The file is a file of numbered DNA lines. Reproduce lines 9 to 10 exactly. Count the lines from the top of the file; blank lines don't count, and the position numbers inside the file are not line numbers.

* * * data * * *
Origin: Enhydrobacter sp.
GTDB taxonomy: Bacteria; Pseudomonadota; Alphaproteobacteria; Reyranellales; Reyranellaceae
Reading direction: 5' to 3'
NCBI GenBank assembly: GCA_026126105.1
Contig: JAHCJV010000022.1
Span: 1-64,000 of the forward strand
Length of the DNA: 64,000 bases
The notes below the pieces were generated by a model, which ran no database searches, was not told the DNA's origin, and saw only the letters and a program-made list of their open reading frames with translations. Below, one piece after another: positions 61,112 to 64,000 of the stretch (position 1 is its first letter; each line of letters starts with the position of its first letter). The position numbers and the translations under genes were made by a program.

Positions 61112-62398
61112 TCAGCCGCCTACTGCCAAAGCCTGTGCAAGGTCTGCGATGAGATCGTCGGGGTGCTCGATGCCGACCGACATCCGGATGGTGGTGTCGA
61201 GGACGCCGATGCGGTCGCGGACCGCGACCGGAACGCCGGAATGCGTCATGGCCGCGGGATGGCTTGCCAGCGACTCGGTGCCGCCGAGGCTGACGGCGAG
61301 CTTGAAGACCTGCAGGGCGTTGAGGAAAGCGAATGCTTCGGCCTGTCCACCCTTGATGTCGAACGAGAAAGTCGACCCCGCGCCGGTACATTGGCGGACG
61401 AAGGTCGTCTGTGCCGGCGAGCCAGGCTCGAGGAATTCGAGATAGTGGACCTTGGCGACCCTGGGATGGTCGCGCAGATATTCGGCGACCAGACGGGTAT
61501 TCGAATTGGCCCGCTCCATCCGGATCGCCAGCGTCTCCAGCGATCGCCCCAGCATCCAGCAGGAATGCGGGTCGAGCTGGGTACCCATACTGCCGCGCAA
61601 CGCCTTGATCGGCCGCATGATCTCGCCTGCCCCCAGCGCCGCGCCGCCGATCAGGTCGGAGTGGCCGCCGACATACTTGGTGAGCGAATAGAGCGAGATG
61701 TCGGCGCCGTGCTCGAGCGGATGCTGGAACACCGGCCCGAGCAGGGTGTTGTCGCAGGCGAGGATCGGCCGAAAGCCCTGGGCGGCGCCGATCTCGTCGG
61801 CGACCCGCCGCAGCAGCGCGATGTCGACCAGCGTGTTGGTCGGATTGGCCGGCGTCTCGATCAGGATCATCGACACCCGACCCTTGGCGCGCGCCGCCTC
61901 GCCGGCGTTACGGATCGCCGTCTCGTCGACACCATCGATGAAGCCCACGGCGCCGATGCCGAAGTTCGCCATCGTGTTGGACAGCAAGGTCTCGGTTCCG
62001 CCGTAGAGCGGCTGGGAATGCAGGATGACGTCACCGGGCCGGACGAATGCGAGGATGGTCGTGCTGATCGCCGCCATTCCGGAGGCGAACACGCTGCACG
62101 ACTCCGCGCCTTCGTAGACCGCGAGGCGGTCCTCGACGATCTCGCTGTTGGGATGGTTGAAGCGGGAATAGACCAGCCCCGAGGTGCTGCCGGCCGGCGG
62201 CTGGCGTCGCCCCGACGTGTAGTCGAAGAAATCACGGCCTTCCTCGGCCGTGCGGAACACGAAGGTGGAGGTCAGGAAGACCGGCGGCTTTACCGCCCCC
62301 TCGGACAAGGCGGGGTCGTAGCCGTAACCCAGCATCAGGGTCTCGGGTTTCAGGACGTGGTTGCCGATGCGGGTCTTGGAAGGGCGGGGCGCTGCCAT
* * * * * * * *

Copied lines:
Positions 61112-62398
61112 TCAGCCGCCTACTGCCAAAGCCTGTGCAAGGTCTGCGATGAGATCGTCGGGGTGCTCGATGCCGACCGACATCCGGATGGTGGTGTCGA